Among major regional markets, North America posted the highest traffic growth rate in February, at +5.2% on a year-over-year basis. Action towards the ongoing crisis in the United States differed from many other major national markets and its passenger traffic trends remained mostly unaffected during the month. Europe gained +1.1% during the same period, while Asia-Pacific declined by -38.4%.
While both domestic and international traffic declined by a similar amount in Asia-Pacific, Europe and North America displayed different trends; Europe’s domestic segment was the first to decline, at -2.7% versus +2.5% for its international segment. In North America, the international segment declined by -0.6% while the domestic segment gained +6.4%.
Africa’s uptrend was still unaffected by the crisis in February, the region gaining +7.8%, which was even higher than its 12-month rolling average of +7.1%. Latin America-Caribbean gained +3.2% during the month, and the Middle East gained +1.1%. Respective 12-month rolling averages for the two regions stood at +3.9% and +3.4%.
Driven by a significant downward shift in Asia-Pacific, the domestic freight market was the main loser in February, declining by -9.1%. The international freight market gained +0.4% during the month. The 12-month rolling average showed the international segment fell by -3.8%.
At the regional level, the decline posted in February was mostly driven by North America (-1.6%) and Asia-Pacific (-1.3%). Europe, though having posted declining figures in January, remained above zero (+0.3%) during the month. These major regional markets’ 12-month rolling averages were all in the negative already, at -1.1%, -4.3% and -2.2% respectively. The Middle East gained +4.5% during the month. Africa grew by +1% while Latin America-Caribbean remained steady.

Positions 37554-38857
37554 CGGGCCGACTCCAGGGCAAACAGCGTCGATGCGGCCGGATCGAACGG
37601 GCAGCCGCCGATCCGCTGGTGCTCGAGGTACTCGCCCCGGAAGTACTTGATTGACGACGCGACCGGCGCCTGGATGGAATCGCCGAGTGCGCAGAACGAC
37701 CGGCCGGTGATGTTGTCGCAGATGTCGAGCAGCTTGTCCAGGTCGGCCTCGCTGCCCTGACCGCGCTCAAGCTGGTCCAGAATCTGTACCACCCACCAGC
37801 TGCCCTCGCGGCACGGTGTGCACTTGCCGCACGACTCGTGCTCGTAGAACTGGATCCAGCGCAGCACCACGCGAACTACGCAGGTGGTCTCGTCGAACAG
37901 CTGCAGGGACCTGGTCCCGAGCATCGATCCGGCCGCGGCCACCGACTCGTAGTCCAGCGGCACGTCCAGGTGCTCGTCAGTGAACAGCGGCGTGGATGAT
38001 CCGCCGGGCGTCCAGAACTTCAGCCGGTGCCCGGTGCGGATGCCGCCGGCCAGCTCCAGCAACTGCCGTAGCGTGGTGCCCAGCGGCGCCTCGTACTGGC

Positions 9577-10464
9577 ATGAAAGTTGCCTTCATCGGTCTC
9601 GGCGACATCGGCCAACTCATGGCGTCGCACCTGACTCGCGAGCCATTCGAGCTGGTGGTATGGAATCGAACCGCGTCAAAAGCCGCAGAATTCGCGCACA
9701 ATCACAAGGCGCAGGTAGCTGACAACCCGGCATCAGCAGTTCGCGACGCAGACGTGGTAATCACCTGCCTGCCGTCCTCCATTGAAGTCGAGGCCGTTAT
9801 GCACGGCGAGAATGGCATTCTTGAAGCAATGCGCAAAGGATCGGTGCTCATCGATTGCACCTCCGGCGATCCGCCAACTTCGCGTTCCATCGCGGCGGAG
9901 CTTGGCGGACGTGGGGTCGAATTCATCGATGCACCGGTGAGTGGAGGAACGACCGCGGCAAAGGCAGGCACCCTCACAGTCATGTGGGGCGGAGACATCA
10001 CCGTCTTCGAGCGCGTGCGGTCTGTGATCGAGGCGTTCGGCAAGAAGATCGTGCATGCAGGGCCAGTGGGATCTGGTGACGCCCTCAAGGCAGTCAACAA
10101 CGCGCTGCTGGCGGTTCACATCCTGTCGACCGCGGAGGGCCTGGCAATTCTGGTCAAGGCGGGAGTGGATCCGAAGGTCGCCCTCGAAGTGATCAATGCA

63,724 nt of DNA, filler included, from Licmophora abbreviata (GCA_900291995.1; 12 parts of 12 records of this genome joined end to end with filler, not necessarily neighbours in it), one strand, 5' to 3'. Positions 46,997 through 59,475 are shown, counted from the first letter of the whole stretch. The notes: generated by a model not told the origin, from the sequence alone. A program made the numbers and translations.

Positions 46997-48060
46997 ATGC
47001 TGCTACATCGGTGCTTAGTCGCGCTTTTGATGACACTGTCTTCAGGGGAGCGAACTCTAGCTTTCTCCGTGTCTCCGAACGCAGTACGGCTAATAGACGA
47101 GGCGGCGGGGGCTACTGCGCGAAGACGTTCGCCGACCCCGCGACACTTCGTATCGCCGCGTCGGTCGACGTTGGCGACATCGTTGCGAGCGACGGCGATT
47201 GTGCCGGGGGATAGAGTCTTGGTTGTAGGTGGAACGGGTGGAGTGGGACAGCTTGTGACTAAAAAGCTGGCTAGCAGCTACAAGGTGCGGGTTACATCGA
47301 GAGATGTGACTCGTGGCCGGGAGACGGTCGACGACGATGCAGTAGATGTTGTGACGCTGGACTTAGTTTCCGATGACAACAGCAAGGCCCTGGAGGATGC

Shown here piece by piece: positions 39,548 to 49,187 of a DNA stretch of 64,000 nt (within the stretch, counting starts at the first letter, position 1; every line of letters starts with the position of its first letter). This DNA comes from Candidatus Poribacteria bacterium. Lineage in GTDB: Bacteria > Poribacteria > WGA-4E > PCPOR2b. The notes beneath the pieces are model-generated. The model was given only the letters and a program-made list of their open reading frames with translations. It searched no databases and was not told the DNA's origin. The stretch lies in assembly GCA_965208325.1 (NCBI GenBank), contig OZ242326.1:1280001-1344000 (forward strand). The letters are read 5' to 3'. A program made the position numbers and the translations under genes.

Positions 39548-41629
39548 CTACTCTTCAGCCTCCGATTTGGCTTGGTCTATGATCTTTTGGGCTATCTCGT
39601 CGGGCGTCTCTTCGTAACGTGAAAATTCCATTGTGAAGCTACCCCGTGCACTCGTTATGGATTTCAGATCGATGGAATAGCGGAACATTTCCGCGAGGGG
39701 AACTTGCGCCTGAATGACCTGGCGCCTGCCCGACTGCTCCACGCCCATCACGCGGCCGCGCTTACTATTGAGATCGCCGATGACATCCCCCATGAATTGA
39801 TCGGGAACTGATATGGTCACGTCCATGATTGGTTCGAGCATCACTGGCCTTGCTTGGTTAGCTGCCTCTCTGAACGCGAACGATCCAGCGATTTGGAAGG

Notes for editors
- Airports Council International (ACI), the trade association of the world’s airports, was founded in 1991 with the objective of fostering cooperation among its member airports and other partners in world aviation, including the International Civil Aviation Organization, the International Air Transport Association and the Civil Air Navigation Services Organization. In representing the best interests of airports during key phases of policy development, ACI makes a significant contribution toward ensuring a global air transport system that is safe, secure, customer-centric and environmentally sustainable. As of January 2020, ACI serves 668 members, operating 1979 airports in 176 countries.
- PaxFlash and FreightFlash statistics are based on a significant sample of airports that provide regular monthly reports to ACI. They represent approximately 60% of total passenger traffic and 70% of total freight traffic worldwide. Commentary, tables and charts are based on preliminary data submitted by participating airports and are therefore subject to change.
Charts and tables